During their early years, children can develop vital life skills which they carry through into adulthood. Before the age of seven, they are often like sponges, absorbing everything they see, hear or experience. This can be ‘imprinted’ in their subconscious, and may be accepted unquestioningly as true.

Between the ages of eight and thirteen, or even before, children begin to copy other people, modelling the language and actions of caregivers and teachers.

In these early years, hearing positive messages and observing and learning healthy behaviours associated with money, is crucial to having a good relationship with money as an adult.

So how best should you talk about money to children?

Be aware of your language and messaging

‘Money doesn’t grow on trees’. ‘It’s not good manners to talk about money’. ‘People like us can’t afford that’. ‘I’m so bad with money’.

Messaging about money is sometimes tinged with negativity. Be mindful of the language you use and where possible, build a positive story around your money conversations so that children attach a constructive meaning to what you are saying.

By adding a context and explanation to the statement ‘we can’t afford that’, the associated meaning of ‘we don’t have enough’ can be changed into a much more positive ‘we are saving for something else which is more important to us’.

It isn’t just about what you say: embody positive money habits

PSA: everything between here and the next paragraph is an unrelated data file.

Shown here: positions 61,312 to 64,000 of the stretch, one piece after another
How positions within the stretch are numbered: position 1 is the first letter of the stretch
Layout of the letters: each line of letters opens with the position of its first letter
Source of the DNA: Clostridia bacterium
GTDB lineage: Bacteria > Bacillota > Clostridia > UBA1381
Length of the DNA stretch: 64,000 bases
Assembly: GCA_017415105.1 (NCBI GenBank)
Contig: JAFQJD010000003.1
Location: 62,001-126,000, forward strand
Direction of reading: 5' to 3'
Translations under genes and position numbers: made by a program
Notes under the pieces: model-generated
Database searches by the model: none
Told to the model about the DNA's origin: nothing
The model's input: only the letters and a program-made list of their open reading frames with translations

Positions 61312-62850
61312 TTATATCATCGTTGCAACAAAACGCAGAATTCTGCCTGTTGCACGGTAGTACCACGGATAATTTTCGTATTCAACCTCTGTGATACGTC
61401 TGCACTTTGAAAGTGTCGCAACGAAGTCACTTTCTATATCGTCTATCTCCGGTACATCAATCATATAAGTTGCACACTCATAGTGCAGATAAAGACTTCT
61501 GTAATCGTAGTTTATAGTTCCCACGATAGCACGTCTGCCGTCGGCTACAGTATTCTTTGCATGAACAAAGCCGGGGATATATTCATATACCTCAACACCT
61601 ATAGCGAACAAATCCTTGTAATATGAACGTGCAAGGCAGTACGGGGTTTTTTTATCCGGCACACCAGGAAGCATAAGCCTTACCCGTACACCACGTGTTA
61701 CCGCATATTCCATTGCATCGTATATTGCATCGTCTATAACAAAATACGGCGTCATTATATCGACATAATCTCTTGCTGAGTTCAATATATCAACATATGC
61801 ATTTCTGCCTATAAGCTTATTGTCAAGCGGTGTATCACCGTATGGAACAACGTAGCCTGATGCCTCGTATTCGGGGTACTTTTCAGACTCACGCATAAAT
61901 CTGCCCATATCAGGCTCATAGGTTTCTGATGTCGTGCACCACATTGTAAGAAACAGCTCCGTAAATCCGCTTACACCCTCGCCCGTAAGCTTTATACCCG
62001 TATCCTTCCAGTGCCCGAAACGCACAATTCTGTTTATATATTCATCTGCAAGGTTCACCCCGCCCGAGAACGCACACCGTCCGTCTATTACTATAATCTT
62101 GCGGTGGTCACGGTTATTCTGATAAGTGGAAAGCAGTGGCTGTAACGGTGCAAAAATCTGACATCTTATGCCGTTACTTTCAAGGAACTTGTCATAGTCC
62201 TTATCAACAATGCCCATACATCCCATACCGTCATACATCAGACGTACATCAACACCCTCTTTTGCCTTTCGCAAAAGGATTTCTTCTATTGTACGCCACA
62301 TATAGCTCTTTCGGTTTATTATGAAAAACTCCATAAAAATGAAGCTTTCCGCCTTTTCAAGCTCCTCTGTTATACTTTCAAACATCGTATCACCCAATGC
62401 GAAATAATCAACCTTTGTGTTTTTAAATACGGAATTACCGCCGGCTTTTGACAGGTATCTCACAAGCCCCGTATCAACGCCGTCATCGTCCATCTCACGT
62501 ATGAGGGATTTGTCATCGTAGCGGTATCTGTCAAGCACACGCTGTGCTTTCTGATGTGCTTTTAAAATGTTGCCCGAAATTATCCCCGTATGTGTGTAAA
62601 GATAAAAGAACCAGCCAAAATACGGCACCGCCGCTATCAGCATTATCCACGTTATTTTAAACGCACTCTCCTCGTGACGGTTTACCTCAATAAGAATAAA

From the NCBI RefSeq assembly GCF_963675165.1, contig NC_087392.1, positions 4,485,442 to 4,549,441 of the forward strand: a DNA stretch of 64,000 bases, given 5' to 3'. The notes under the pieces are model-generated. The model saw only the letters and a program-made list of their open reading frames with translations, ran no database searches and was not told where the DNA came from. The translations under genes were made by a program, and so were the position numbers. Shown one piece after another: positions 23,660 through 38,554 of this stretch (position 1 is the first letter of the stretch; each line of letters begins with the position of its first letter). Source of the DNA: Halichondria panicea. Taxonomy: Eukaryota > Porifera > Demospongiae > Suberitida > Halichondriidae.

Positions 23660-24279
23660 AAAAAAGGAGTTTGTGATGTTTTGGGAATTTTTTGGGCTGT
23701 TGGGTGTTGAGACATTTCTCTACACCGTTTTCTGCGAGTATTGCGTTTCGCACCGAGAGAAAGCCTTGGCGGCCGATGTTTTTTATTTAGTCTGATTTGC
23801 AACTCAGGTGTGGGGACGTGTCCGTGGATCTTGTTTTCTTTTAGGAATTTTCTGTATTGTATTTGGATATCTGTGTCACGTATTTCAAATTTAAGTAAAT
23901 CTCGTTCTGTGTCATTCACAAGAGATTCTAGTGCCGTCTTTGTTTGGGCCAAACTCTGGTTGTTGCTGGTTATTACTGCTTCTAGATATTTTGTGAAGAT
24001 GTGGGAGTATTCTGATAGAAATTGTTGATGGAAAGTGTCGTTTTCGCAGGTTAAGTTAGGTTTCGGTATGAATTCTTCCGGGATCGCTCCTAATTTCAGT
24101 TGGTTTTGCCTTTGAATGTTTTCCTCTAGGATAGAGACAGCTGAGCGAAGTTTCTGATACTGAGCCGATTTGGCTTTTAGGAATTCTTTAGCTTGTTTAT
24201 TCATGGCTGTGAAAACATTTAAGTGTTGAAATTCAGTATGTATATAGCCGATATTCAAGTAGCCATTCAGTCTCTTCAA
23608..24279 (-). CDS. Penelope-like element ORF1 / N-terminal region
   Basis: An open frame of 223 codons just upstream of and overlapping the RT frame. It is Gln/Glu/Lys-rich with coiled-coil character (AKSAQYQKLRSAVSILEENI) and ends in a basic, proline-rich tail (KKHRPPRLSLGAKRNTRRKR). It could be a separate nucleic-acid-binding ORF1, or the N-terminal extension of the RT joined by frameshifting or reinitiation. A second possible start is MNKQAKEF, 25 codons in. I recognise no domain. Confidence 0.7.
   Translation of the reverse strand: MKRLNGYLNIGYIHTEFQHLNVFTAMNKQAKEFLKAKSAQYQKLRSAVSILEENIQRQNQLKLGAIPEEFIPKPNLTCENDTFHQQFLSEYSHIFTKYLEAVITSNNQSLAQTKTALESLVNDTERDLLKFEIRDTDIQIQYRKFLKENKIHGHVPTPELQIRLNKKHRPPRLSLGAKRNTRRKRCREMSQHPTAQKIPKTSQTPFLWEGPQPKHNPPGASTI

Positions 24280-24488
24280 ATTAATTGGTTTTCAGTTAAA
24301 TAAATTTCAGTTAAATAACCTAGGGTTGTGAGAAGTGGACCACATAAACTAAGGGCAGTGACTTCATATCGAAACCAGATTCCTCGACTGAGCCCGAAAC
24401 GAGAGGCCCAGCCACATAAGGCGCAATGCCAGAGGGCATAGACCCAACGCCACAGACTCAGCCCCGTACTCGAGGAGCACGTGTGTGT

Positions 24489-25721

Importantly, it isn’t just what you say but also what you do that matters.

Budgeting, checking our bank balance before spending and saving regularly are all examples of healthy money behaviours. Unhelpful ones include spending without thinking, excessive borrowing and avoiding money discussions. Whether we develop positive or negative money habits, it’s something we model based on our adult role models’ behaviour and our experiences.

When an adult doesn’t have a good relationship with money themself, improving their own knowledge and changing their own money habits is the first step. It can be helpful to explore personal finance blogs or podcasts for ideas on positive money management. Have a think about your own ability to model positive behaviours to the people who are watching you.

Empower kids whatever their age

Don’t underestimate the value of giving children some financial responsibility from an early age. This simple act helps normalise money conversations and that’s important in a society where money is still very much a taboo subject. The new Kite debit card for kids is great for allowing them a degree of freedom with their money, within the limits set by the adult around how much and where they can spend.

Younger children can help with deciding on where your family spends money. Let them write the shopping list or work out how much your family holiday will cost.

Talk to older children about how much you earn, how much you pay in bills and why we pay taxes. Let them help with putting together the household budget.

Read the other articles in our Money Explained series:

Sharing and giving

The pros and cons of pocket money

Teaching kids how to stay safe with money

Saving up for something special

Money needs vs money wants

Different ways to pay

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